May 13, 2020 - 10:00 AMT
PanARMENIAN.Net - The late caretaker of the 18th century Armenian Church of Dhaka, Michael Joseph Martin, was the last Armenian living in Bangladesh, a country nestled in a region that has been home to a thriving Armenian community for hundreds of years. Martin’s death at the age of 89 has not only marked the end of an era, but has thrown into doubt the future of one of Dhaka's most beautiful churches.
The earliest surviving Armenian tombstone in Bangladesh dates back to 1714, which makes the known Armenian presence in Bangladesh to be over 300 years. But the story of how exactly the Armenians came to exist in the Muslim-majority country is as interesting as it sounds.
Bangladesh emerged as an independent nation in 1971 after achieving independence from Pakistan, which was, in turn, created during the Partition of India of 1947 (the division of British India into two independent states, India and Pakistan). And it was particularly East Bengal – the eastern half of the Indian region of Bengal – that later became the independent country of Bangladesh.
The earliest references to relations between Armenians and Indians are found in Xenophon’s Cyropaedia, which says that Armenians traveled to India as early as 430–355 BC. But it was not until the 16-17th centuries that a large number of Armenians (mostly from Persia, or present-day Iran, after Shah Abbas deported tens of thousands of Armenian traders to Persia) arrived in India at the invitation of Mughal emperor Akbar and settled in the city of Agra, where by the middle of the 19th century there was a sizable Armenian presence.
The Armenians expanded across India and reached Bengal (a part of which later became Bangladesh) in around 1645. The community in Dhaka, in particular, grew in size and influence and came to play a significant role in Bengali trade and commerce in the 17th and 18th centuries. In 1747, it was estimated that Armenian merchants were responsible for at least 23% of the textiles exported from Dhaka. The Armenians were the first to establish European-style grocery stores in Dhaka. There even is a neighborhood in Dhaka called Armanitola, which bears their name, while the Armenian Church of the Holy Resurrection and cemetery established by the community in 1781 are major landmarks.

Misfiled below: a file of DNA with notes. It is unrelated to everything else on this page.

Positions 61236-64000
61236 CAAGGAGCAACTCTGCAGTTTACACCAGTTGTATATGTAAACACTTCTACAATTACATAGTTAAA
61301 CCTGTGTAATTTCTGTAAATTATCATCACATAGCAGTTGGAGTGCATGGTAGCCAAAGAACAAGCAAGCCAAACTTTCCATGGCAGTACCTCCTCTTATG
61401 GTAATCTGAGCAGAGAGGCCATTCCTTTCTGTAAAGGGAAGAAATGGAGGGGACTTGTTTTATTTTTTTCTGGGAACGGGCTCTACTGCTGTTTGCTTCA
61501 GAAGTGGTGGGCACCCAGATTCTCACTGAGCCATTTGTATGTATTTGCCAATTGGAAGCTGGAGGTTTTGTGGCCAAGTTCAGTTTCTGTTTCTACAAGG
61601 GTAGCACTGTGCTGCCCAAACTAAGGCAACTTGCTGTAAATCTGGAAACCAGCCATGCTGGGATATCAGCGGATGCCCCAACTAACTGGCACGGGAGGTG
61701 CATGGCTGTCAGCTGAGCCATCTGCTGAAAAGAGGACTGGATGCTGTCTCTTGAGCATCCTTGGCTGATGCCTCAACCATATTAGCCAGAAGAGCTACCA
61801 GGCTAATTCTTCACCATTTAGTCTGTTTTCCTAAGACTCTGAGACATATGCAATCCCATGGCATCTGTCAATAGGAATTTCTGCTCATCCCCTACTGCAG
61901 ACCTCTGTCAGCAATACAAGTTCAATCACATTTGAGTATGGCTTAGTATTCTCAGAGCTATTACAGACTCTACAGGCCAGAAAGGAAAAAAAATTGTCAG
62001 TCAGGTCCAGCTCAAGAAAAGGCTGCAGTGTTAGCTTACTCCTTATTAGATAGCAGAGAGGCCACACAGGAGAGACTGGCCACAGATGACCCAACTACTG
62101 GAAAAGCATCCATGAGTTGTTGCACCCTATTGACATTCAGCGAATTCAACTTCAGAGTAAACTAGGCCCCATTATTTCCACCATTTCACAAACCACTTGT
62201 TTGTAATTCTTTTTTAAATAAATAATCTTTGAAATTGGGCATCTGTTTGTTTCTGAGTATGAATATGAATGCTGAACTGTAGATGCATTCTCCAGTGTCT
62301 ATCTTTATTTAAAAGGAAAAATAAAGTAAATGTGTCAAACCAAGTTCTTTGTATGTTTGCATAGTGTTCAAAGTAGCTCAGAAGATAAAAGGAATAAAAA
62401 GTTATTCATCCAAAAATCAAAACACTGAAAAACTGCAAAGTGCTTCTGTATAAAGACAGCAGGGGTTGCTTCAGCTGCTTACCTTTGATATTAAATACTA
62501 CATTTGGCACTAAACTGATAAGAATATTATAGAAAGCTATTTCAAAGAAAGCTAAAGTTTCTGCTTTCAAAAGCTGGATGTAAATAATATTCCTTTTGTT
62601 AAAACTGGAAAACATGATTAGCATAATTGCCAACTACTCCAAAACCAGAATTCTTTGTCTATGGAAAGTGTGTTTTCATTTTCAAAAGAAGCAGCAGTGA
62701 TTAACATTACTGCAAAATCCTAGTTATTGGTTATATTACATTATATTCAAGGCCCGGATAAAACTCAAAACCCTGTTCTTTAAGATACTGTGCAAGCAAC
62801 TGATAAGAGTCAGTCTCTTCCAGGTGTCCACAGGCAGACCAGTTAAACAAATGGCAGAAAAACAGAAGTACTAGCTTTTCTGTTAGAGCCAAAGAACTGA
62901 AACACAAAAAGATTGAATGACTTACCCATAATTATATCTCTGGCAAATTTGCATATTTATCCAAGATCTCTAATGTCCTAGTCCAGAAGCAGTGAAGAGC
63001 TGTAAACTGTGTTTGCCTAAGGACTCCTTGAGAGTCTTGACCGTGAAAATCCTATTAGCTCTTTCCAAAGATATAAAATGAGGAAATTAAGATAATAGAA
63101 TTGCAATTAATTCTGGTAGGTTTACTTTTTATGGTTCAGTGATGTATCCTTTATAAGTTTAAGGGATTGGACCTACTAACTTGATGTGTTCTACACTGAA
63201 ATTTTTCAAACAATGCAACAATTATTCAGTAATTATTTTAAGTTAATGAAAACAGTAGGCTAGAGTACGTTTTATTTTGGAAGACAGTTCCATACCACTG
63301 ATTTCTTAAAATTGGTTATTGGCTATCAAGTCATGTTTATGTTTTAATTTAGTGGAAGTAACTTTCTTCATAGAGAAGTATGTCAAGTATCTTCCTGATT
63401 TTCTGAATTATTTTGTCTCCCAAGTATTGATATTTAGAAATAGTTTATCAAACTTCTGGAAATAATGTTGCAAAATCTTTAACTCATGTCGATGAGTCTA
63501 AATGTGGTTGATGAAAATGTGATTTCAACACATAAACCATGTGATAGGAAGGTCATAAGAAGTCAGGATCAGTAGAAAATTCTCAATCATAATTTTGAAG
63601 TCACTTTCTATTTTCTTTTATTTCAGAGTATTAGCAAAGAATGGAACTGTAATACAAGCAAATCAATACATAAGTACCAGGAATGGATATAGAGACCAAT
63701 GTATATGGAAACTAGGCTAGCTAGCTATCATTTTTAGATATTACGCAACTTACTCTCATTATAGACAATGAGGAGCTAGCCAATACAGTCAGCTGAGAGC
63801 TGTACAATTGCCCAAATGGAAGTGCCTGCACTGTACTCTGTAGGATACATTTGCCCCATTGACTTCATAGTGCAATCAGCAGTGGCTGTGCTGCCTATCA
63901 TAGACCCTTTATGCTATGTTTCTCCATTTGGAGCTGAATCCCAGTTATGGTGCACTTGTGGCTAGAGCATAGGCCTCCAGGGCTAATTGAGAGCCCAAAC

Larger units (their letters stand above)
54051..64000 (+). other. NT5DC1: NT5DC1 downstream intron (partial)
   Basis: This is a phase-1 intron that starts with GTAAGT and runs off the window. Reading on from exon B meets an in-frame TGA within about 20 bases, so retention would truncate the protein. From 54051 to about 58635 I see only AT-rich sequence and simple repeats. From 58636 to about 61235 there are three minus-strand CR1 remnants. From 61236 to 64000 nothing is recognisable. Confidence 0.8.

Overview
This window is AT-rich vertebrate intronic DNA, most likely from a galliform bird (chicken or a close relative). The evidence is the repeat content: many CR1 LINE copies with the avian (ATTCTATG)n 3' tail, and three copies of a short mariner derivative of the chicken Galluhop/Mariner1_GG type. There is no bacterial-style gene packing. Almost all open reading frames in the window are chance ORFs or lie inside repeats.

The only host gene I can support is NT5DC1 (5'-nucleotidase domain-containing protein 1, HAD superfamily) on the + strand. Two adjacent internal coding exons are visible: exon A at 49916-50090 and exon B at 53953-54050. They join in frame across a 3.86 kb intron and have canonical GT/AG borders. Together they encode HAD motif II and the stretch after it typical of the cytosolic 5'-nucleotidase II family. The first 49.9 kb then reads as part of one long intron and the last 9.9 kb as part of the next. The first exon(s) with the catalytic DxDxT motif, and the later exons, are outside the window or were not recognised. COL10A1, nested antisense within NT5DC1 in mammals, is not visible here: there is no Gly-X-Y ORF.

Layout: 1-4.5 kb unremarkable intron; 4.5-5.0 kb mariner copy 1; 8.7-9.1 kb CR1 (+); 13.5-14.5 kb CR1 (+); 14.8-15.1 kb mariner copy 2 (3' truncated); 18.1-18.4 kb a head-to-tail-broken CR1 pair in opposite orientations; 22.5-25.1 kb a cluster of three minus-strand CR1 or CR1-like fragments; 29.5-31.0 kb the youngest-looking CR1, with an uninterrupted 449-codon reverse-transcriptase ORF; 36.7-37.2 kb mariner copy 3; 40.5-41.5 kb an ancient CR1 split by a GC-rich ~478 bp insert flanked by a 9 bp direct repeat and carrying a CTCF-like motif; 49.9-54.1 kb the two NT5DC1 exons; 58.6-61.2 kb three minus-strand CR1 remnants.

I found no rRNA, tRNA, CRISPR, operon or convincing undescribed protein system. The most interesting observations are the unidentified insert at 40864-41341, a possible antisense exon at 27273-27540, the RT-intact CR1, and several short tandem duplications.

Besides textile and raw silk, the Armenians also engaged in the trade of saltpetre (used as gunpowder), salt, and betel nut, and pioneered jute-trading in the second half of the 19th century. When they began to lose the textile business to the British traders in the late 18th century, they came to focus on landholding, eventually becoming prominent and wealthy zamindars (landowners).
While there is no certain data as to the number of Armenians living in the region in the various periods of time, most accounts agree that the assertive presence of Armenians began to decline from the beginning of British rule in the mid-19th century. The result was that the number of Armenians dwindled to such an extent that Martin remained the only Armenian living in Dhaka for at least the past 15 years. Now that he is gone, the Armenian community of Bangladesh is history.